a few more laughs at this point since it appears that the magician has grabbed at the only available straw. The spectator reaches into the envelope which he has held all along and removes the nameplate with "WILLIAM" his name on it to which the magician replies, "By George, I think he's got it!"
This routine is a lot of fun not only to watch but also to perform. Obviously, the method is very simple which means it's easy to vary it according to the conditions you normally perform under. Obviously, you have to know the spectator's name before the show. I normally pay close attention to who is talking to who about whan. Next to talking about themselves, people love to talk about other people. Being alert pays a lot of dividends when performing this routine. The only other thing to worry about is the switch. I use the simplest one that I could think of. To begin with, I coated all of the nameplates with tan mailing tape. This smoothes their back so that they will slide easily and without catching. Don't spare the pennies, buy first quality tape. I have "William" (the volunteer's name) loaded in the envelope at the beginning. When I remove my tag from the stack, I also remove the loaded envelope. I pretend to blew the open end of the envelope open. (I've found this works much better than trying to blow the closed end open.) Because of the enclosed license plate, the envelope remains closed. Then, I pretend to place "George" into the envelope, with the plate actually going behind the envelope. (That is, behind the envelope, on the side away from the audience It's more effective that way.)Then I take the envelope and tuck the lower end into the outside breast pocket of ny jacket. I leave about three fourths of it protruding. When this is done, the plate behind the envelope slides all the way down into the pocket and out of sight. This is why I put the tape on it--to keep it from getting caught. Immediately after this has taken place and as an afterthought, I remove the envelope only and say that I would rather the spectator hold it.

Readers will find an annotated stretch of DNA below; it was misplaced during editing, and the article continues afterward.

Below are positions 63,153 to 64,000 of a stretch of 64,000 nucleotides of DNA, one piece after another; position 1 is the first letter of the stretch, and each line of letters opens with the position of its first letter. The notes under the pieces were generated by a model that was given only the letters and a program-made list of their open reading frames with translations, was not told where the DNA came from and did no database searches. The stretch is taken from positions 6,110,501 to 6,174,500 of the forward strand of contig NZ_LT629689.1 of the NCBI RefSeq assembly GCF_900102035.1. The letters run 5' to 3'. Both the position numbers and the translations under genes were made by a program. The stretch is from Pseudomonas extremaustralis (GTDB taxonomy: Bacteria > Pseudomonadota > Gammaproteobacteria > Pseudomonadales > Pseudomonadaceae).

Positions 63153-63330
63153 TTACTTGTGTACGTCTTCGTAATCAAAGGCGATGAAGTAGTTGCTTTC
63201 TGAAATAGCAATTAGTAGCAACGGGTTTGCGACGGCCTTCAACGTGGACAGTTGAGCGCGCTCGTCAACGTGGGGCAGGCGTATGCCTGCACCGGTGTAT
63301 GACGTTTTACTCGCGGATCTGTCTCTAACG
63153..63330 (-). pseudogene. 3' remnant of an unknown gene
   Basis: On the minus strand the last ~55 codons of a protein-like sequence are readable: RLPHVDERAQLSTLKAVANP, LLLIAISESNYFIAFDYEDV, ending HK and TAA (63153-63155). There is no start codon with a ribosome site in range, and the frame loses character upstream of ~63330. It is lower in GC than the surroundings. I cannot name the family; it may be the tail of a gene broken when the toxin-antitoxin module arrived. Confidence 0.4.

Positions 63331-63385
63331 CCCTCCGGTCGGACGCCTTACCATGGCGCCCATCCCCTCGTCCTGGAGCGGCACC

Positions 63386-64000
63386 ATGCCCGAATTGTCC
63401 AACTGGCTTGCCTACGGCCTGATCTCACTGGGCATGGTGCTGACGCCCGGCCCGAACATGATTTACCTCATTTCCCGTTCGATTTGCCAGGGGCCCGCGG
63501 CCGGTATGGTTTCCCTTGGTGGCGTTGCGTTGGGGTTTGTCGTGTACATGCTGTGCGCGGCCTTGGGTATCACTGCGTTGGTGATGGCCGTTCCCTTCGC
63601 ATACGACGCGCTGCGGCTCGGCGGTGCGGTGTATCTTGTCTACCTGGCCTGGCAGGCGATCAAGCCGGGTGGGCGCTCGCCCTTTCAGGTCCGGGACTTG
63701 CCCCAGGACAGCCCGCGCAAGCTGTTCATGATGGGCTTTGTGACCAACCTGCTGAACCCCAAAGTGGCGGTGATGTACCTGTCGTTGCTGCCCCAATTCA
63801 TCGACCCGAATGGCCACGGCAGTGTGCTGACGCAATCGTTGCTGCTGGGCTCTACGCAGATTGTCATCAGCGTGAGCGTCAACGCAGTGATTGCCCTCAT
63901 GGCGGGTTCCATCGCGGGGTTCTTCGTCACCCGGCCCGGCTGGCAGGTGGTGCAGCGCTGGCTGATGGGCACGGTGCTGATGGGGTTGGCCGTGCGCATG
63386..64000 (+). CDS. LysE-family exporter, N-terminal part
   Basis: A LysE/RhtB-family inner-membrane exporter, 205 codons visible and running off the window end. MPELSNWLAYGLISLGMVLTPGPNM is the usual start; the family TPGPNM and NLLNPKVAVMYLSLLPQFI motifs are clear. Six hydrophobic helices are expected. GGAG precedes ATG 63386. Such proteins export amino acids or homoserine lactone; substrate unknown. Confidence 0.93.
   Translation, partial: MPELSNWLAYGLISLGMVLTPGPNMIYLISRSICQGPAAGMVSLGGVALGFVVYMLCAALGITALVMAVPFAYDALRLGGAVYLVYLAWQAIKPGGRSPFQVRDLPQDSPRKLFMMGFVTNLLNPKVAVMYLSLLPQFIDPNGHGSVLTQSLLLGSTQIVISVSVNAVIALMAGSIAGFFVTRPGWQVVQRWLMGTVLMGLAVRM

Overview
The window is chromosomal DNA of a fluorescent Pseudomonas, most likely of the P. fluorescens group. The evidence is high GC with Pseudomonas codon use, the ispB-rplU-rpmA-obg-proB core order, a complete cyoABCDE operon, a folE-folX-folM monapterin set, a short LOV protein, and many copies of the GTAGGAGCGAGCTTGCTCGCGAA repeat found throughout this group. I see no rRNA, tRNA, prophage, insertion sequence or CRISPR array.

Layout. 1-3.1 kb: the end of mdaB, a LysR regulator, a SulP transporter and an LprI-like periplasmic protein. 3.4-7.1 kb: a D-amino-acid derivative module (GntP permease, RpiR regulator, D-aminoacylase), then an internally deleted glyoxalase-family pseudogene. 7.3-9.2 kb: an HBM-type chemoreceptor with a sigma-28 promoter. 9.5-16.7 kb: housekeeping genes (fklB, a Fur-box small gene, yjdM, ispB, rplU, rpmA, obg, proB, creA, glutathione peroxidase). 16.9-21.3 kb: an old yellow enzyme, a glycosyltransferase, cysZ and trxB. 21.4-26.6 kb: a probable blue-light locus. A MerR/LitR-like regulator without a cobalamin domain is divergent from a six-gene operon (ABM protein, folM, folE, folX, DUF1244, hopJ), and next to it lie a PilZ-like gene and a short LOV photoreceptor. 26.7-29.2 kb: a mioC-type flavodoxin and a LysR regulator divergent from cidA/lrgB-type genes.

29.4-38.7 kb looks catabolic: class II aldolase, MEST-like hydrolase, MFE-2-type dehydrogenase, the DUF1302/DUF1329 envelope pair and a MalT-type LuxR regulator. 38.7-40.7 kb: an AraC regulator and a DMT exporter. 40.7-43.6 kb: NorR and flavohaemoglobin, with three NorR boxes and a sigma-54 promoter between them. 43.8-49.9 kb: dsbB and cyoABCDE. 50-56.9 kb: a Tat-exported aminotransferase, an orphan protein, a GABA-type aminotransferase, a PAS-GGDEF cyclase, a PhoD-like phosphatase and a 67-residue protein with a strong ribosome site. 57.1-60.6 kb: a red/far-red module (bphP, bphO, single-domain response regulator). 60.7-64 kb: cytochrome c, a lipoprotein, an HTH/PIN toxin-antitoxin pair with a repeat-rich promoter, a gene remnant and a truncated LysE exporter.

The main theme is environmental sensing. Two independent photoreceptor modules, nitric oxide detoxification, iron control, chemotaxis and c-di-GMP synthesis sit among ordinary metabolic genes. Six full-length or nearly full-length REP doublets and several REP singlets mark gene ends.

This simple switch works because there is apparently no advantage to switching anything at this point. Why would I do anything "fishy" with the prediction while I still don't know the guy's real name. You can arrange a more complicated switch if you wish but this one works for almost all occasions.
There is at least one other opportunity for humor in this routine. If I knew that the volunteer is going to have a good sense of humor, I will try to pick a bald one. Then, as I'm thumbing through the nameplates at the beginning trying to decide which name to "predict," I hold up the plate with the name "Harry". I pause as if concentrating to allow the audience to see the name. "No...I don't think this really applies here." You can use personalized stuff like this or you can change some of the jokes at the beginning to match your set of license plates. Finally. I like using the license plates because of their novelty. You can use regular nametags or nameplates if they are big enough to be seen by the audience. Remember, if they don't see the names, they won't understand or appreciate the trick.
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The Trapdoor is written, illustrated, published, edited, and copyrighted by Steve Beam. The views expressed in this issue are not necessarily the views of the one who wrote them.
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